Bioinformatics Conference Aims to Foster Relationships
News Jun 15, 2010
Researchers, educators and students from government, industry and universities across Ohio and the Midwest will be converging on Columbus next week to discuss bioinformatics, the relatively young field of scientific study that combines information technology and the biological sciences.
The Fifth Annual Ohio Collaborative Conference on Bioinformatics (OCCBIO) will be held at the Ohio Union on the main campus of The Ohio State University June 15-17.
The conference will provide an interdisciplinary forum for discussing approaches, research findings and educational experiences arising from computational investigations of biological problems.
Next year, the conference returns to Athens, Ohio, where the inaugural conference was held in 2006. Other conferences were held in Oxford (2007), Toledo (2008) and Cleveland (2009). The 2011 version of OCCBIO will become the Great Lakes Bioinformatics conference to expand involvement to a larger audience.
An important goal of the conference continues to be fostering long-term collaborative relationships among practitioners in the field. The three-day meeting is designed for experts in bioinformatics, as well as non-experts who make substantial use of bioinformatics tools in their work, or would like to expand such use.
Over the past few decades, major advances in molecular biology and genomic technologies have led to an explosive growth in the biological information generated by the scientific community. This deluge of information led to the development of large, sophisticated computer databases to store, organize and index the data and for specialized tools to view and analyze the information.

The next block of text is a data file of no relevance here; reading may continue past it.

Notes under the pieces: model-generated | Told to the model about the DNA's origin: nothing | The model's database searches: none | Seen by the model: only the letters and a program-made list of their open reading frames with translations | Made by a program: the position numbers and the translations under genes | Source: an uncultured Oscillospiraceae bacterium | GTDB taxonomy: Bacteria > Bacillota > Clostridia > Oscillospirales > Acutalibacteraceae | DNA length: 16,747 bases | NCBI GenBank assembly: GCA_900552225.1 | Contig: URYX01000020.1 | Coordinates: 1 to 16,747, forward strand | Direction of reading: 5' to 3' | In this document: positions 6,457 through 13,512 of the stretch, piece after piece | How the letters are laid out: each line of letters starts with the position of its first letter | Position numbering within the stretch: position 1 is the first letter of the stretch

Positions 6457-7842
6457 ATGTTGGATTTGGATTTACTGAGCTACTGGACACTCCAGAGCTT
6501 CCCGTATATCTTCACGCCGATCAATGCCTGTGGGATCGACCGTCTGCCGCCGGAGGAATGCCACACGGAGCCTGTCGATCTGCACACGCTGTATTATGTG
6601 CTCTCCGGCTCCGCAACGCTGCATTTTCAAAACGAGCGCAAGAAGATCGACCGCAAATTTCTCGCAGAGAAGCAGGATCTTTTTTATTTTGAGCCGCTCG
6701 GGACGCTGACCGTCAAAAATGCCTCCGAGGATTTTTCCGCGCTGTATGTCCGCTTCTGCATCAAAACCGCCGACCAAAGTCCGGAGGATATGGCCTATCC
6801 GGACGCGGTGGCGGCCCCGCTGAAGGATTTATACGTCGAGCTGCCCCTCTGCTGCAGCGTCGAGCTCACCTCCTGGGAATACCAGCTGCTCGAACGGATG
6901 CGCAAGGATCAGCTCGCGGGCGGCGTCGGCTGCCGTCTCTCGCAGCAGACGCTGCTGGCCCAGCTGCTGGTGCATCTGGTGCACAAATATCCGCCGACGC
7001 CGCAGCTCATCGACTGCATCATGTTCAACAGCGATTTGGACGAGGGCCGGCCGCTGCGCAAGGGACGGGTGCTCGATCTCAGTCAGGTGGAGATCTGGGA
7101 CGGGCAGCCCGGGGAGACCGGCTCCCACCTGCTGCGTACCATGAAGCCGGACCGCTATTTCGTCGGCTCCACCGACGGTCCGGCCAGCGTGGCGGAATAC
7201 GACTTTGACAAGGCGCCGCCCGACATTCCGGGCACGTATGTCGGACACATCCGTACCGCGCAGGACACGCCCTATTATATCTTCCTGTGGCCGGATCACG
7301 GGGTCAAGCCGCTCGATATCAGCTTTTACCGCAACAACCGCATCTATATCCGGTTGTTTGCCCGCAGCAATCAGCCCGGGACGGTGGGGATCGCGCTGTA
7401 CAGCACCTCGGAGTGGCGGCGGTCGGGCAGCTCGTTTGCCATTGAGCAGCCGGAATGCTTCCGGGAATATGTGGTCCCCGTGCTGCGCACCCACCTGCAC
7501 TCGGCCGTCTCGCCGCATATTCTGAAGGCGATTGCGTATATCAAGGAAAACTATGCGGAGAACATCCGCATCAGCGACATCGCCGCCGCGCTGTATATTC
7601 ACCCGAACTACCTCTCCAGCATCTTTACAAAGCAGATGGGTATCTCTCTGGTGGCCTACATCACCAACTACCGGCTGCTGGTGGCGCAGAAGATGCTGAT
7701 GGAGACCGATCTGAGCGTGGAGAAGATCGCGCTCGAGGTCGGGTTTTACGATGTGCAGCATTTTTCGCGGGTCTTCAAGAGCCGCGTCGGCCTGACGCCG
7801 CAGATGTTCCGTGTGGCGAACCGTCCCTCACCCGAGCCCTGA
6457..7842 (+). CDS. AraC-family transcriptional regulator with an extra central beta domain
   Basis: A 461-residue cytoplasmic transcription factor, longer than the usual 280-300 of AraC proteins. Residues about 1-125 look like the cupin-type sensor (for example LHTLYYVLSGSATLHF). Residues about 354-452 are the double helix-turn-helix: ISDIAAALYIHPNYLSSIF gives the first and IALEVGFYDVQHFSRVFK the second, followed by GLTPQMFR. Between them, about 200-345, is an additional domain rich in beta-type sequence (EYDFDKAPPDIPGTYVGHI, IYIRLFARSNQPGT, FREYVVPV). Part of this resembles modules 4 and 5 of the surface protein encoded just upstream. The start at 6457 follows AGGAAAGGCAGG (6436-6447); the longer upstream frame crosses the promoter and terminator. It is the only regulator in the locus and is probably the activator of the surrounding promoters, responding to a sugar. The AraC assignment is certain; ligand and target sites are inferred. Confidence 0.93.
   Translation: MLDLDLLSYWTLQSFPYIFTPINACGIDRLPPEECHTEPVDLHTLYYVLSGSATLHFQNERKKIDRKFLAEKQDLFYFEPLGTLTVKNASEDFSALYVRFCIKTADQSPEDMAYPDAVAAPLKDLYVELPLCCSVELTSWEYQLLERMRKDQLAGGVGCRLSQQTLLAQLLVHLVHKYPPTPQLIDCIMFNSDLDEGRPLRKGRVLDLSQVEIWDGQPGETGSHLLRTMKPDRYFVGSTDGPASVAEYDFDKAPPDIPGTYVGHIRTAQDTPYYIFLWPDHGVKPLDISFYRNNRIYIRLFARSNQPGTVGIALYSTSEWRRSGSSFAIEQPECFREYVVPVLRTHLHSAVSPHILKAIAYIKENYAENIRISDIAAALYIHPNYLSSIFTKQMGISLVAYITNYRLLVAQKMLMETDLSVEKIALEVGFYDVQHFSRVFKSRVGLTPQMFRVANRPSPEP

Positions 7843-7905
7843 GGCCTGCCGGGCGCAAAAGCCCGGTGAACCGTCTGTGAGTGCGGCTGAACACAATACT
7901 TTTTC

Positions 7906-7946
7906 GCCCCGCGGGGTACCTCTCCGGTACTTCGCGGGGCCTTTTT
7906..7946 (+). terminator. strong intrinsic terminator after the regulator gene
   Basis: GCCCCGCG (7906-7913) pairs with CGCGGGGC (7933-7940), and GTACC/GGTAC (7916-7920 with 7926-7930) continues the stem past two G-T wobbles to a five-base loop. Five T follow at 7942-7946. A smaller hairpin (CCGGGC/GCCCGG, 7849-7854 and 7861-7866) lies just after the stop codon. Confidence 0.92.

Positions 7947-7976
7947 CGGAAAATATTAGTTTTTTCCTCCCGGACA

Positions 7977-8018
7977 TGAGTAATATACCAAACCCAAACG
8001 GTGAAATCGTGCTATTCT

A bottleneck in the analyses has developed, though, due to insufficient numbers of broadly educated and computationally skilled people who are able to understand the biological principles behind the data, engage in multi-disciplinary talk and generally make sense of the data being collected.
The Ohio Bioinformatics Consortium, which supports OCCBIO, is striving to meet the demand by enhancing educational opportunities and research infrastructure. The consortium’s goal is to make Ohio a world leader in bioinformatics and to facilitate new discoveries in data-intensive biomedical research.
Featured speakers for this year’s conference will be:
• Ward Wheeler, Ph.D., curator of the Division of Invertebrate Zoology at the American Museum of Natural History;
• Wolfgang Sadee, Ph.D., Felts Mercer Professor of Medicine and Pharmacology at The Ohio State University;
• Frederick (Fritz) Roth, Ph.D., associate professor in the department of Biological Chemistry and Molecular Pharmacology at the Harvard Medical School;
• Mark Gerstein, Ph.D., the Albert L. Williams Professor of Biomedical Informatics, Molecular Biophysics & Biochemistry and Computer Science at Yale University; and
• Tim Hui-Ming Huang, Ph.D., professor in the department of Molecular Virology, Immunology & Medical Genetics - Human Cancer Genetics at The Ohio State University.
The 2010 conference is being sponsored by The Ohio State University Office of Research, The Ohio State University Medical Center’s Department of Biomedical Informatics, the University of Akron, Diagnostic Hybrids – A Quidel Company, the Ohio Supercomputer Center and OARnet.